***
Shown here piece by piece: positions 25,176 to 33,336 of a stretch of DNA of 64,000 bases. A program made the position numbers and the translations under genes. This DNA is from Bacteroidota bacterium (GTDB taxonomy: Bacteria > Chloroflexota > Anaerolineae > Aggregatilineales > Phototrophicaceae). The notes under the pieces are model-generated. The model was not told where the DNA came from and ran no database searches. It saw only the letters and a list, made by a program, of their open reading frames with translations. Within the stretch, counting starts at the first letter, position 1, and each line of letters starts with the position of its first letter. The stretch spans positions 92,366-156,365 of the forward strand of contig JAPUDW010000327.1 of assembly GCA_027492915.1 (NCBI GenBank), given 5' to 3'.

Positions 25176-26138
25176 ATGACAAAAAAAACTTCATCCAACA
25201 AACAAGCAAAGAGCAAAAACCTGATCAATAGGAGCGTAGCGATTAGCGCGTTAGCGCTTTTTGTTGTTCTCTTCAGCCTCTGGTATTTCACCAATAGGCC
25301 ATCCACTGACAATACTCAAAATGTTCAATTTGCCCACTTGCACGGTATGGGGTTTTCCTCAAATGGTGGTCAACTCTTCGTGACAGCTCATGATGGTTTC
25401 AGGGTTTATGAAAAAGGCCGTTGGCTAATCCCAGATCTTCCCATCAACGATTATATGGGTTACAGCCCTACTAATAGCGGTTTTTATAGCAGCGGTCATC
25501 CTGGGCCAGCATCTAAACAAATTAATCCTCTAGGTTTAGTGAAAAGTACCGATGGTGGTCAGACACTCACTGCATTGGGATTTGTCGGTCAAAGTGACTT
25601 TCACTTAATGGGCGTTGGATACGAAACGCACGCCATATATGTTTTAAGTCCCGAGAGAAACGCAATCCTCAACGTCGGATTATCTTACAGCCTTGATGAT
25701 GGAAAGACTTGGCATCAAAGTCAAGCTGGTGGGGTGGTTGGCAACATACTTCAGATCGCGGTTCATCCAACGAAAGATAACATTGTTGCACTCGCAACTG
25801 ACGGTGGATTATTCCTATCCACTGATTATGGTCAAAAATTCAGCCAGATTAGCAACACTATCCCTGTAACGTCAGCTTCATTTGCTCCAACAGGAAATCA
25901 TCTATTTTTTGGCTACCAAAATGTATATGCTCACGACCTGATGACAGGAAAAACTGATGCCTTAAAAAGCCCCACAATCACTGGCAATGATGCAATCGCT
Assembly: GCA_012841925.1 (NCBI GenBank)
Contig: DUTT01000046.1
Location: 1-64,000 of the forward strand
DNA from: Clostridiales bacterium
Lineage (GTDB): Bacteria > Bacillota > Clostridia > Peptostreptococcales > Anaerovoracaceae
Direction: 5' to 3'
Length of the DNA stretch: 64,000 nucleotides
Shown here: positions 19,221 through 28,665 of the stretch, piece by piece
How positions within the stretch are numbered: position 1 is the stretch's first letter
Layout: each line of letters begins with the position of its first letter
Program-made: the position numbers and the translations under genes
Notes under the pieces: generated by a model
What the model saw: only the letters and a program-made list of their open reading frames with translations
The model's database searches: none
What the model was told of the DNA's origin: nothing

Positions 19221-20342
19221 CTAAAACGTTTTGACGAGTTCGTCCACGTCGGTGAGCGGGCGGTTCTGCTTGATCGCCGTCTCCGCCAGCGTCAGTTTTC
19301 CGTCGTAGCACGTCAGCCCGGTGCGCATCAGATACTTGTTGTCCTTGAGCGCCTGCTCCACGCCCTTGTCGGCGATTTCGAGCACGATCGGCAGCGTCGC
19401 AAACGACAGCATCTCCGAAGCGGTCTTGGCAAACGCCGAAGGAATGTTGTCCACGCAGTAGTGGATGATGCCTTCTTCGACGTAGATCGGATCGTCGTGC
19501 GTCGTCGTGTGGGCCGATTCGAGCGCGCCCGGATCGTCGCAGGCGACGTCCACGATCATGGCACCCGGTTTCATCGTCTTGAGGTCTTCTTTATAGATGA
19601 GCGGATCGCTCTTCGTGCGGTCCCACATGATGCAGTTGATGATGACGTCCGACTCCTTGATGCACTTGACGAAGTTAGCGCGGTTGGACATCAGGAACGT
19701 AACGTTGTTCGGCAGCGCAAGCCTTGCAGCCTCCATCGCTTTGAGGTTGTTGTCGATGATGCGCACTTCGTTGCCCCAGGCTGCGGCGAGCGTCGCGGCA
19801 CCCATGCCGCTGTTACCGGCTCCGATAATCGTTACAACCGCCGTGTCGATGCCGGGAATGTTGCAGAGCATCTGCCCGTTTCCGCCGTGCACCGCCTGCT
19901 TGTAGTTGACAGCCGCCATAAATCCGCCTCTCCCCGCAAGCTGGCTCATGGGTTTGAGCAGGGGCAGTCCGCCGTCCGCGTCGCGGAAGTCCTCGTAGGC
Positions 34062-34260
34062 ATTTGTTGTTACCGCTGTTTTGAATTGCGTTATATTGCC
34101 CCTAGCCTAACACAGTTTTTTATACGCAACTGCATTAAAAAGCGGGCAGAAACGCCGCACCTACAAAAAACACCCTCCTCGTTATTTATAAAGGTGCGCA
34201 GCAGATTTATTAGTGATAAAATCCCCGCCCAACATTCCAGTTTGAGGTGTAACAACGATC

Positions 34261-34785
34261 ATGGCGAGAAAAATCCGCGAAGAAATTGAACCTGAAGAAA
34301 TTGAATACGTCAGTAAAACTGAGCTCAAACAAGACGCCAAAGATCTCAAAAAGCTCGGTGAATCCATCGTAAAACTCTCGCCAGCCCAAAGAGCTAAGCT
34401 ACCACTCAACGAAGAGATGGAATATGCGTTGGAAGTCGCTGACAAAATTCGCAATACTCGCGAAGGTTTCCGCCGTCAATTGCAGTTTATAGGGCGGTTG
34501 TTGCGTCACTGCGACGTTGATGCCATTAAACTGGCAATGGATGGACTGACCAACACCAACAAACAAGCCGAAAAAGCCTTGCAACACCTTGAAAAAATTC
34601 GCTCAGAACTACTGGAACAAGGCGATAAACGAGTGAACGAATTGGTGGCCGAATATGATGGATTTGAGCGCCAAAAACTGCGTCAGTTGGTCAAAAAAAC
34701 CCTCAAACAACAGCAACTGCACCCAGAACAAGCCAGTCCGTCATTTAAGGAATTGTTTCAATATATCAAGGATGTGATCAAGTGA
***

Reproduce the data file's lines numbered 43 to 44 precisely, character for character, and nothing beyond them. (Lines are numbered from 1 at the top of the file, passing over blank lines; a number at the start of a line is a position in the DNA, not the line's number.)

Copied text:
34401 ACCACTCAACGAAGAGATGGAATATGCGTTGGAAGTCGCTGACAAAATTCGCAATACTCGCGAAGGTTTCCGCCGTCAATTGCAGTTTATAGGGCGGTTG
34501 TTGCGTCACTGCGACGTTGATGCCATTAAACTGGCAATGGATGGACTGACCAACACCAACAAACAAGCCGAAAAAGCCTTGCAACACCTTGAAAAAATTC